Sometimes I just like to post pretty pictures.
As you know, if you've been reading my ramblings, I celebrated my fifty-seventh birthday on the shores of Lake Superior in northern Minnesota.
It's funny, the places that draw you in. We all have a kinship for certain places. We can't define it, but we know it when we feel it.
The first time I experienced Lake Superior, I was traveling with my parents, my sister, my nephew, and most of all, my two-year-old son and the son who nobody but me knew was on the way.
My parents had visited Superior's shores before, and they kept telling me how nice it was. A "lake", to me, was like Maple Lake in northwestern Minnesota; a place we'd sometimes go on Sunday afternoons, where my friend and I would swim and visit the concession stand, and my mom and dad would sit at a picnic table in the shade, and eat, and try to keep a handle on the whereabouts of my toddler brother and sister.
This lake was not like that. This lake was VAST. It was an ocean of a lake. As my dad maneuvered the big old Ford down the steep hill leading into Duluth, I caught my first glimpse. The aerial bridge. The ships in the harbor. And I smelled the air. That was different, too.
My dad turned the car to the right, down Canal Park Drive. We pulled into a parking lot, and the first jolt to my senses was the wave of hungry seagulls, there in the maritime park; diving and chattering, and walking right up to people, fearlessly, demanding to be fed.
There was a big old iron anchor secured to the ground, there, on the lakeshore. To the right was the maritime museum and observatory. We all made our way over to the museum, ostensibly to use the restrooms (it had been a long drive), but then we walked along through the museum, up the sloping pathways, past all the old pictures and the iron ore freighter exhibits. And every single time, since that first time, that I stepped inside that museum, Gordon Lightfoot nestled inside my brain, and for the rest of the trip, everywhere I went, I heard, Wreck of the Edmund Fitzgerald.
To this day, that song gives me chills.
My first sight of an iron ore freighter skimming slowly along into the harbor, hearing the aerial lift bridge sound its horn to let pedestrians know that it was time to skedaddle. The ship, too, sounding its horn, three times, and the lift operator responding in kind, was utterly mesmerizing. The long ringing bell, as the bridge slowly lifted to full height, to allow the ship to pass under.
There was a meandering walkway beside the lake, filled with tourists scurrying up to the breaker wall with their cameras when the ships passed through; otherwise only semi-populated with walkers and roller bladers. A nice concrete bench called to me. I sat with pen and paper, there in the sun, and just breathed.
To visit Duluth, then, was to visit the harbor. The harbor was Duluth's calling card. Things have changed a lot in those intervening years. New tourist attractions are now clustered about the harbor. I liked how it was back then. Duluth is not a "theme park". It's a real live miracle of nature. The restaurant that used to be nestled there on the harbor, where my dad always ordered frog legs, because he thought it was cool (and he always made the same tired joke ~ "They taste like chicken!") has now been replaced with some type of cold concrete auditorium. One can't even enjoy the entirety of the lake walk, without detouring around concrete barriers.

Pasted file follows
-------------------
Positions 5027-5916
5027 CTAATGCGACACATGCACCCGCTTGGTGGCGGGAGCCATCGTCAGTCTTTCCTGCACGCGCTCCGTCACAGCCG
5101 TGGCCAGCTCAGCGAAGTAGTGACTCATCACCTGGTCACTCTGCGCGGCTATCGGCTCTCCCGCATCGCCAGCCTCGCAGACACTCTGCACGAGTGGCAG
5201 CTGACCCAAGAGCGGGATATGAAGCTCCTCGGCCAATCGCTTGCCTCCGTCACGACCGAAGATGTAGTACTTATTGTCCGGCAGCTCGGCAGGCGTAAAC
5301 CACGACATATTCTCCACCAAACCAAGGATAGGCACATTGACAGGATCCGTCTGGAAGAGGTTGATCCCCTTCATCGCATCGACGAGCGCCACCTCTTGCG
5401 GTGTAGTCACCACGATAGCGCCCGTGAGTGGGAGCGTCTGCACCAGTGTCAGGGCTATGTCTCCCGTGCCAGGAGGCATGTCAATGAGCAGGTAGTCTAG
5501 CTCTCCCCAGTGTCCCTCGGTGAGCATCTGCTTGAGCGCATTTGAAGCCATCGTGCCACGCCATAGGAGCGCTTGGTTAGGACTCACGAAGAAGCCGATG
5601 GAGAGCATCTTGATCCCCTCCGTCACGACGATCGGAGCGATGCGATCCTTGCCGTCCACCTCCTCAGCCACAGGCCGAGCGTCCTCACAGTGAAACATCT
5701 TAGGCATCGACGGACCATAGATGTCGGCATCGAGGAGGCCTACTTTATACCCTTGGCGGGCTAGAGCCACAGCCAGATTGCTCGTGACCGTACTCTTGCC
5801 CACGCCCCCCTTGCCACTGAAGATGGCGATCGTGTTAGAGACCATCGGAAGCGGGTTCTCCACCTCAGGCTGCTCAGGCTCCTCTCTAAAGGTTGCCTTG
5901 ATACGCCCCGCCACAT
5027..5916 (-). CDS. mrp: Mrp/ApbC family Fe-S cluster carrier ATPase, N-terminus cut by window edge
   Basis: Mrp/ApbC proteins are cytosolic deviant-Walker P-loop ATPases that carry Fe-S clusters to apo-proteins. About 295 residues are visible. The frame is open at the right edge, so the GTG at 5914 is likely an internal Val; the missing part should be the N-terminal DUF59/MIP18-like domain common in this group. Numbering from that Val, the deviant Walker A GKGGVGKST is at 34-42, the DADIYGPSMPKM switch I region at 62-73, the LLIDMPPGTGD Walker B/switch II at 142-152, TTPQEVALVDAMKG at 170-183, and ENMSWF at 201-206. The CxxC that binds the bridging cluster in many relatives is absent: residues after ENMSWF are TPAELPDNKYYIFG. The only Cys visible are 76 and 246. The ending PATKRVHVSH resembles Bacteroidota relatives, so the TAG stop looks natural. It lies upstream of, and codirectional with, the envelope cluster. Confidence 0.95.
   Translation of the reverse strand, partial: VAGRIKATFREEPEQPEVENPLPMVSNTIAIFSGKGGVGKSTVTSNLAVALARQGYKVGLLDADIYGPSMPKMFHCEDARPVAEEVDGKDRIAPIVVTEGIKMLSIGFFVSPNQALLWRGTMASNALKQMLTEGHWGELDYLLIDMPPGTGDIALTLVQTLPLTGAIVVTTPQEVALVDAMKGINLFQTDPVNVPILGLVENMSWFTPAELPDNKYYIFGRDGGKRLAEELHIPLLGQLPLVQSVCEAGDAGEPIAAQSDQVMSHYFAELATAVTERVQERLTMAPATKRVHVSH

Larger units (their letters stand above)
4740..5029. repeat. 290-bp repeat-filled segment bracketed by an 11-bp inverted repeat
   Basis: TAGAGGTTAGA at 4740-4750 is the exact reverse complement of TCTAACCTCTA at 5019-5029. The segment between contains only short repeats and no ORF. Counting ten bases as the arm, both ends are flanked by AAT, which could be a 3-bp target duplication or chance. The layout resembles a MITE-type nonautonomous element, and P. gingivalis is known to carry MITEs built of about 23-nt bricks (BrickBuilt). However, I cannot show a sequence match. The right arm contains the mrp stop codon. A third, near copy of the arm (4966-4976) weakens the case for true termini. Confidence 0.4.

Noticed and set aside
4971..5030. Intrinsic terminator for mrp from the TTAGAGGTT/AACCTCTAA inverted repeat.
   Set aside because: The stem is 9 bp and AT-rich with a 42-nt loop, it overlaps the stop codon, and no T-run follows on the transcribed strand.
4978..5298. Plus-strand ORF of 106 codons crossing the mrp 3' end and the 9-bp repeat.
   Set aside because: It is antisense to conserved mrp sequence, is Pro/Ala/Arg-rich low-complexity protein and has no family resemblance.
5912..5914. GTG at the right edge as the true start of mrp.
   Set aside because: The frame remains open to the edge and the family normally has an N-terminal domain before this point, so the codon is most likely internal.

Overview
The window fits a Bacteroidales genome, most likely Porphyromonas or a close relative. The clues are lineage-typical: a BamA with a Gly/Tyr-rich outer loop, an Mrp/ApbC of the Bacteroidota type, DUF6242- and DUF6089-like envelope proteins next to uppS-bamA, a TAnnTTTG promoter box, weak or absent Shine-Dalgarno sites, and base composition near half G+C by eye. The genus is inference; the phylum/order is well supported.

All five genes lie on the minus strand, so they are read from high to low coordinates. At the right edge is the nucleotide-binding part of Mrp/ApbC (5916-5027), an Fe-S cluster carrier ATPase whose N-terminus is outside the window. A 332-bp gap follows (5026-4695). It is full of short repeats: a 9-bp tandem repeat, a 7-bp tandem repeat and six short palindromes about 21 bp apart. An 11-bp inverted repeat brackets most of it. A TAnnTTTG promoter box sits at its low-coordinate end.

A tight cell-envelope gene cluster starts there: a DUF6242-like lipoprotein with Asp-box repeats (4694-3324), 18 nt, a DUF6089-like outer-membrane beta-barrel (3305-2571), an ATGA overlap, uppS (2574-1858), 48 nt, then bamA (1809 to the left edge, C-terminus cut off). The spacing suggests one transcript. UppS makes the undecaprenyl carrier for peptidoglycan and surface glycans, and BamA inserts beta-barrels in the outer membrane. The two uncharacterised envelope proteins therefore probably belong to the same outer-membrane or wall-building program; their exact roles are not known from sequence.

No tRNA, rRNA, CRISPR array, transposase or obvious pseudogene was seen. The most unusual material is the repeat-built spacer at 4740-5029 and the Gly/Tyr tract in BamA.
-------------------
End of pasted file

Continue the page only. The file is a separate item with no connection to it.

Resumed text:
We would take a cruise around the harbor on one of those Vista Lake boats. It was exhilarating. Always cold out on the water, even in the middle of July. One could prop oneself on a bench there on the side of the boat, and gaze out upon the lake and not have to think at all. My mom always got my dad to take her inside, to buy a cup of coffee, but I would stay glued to my perch .
Sometimes we would stray from Canal Park; drive up to London Road, where there was a nice family restaurant, called the Lemon Drop. One could get the absolute best walleye there. My parents loved it, and so did I. Alas, the Lemon Drop is no more, so I don't even venture down London Road anymore.
The North Shore Drive, also known as Highway 61 (revisited ~ yes, this is the Highway 61 that Dylan wrote about), is the scenic route up along the shore of Lake Superior, all the way to the Canadian border. Along 61 is the Split Rock Lighthouse, and Gooseberry Falls. And who can forget Betty's Pies?
When we visit the North Shore now, we travel another 80 miles past Duluth, but we always stop on the outskirts, at a little roadside park; get out of the car and stumble down the hill to visit the lakeshore.
Clear blue waters of Lake Superior at Duluth
It's not just the ambience of Superior. It's the instantaneous changes of nature. One moment, the waves are merrily rolling toward the shore; the next minute, a heavy fog muscles its way in, and the waves become angry and gray.
The cold spray splashing your face. The waves that sound just like thunder, as they claim the rocks.
When the lake is calm and the sky is sunny, it can seem just like any other place in the world. Lovers stroll the paths. Kids squeal and throw stones into the water. It could be anywhere.
It's when Lake Superior puts on its BIG SHOW that one feels alive.
The lake changes all the time. Here are some of my vacation photos to prove it:
I just like this. I call it the "shaky tree".
And, this has nothing to do with the lake, per se, but I thought you might want to see our traveling companions.
Josie on the "fairy bridge"
Most people don't take their cats on vacation. But we take Bob.
We don't travel many places. If I could, I would take a European river cruise. I don't see that happening anytime soon, however. Because they probably (likely) wouldn't accept Josie and Bob.
But I'm happy with my lake.
And it is mine, by the way. I have claimed it.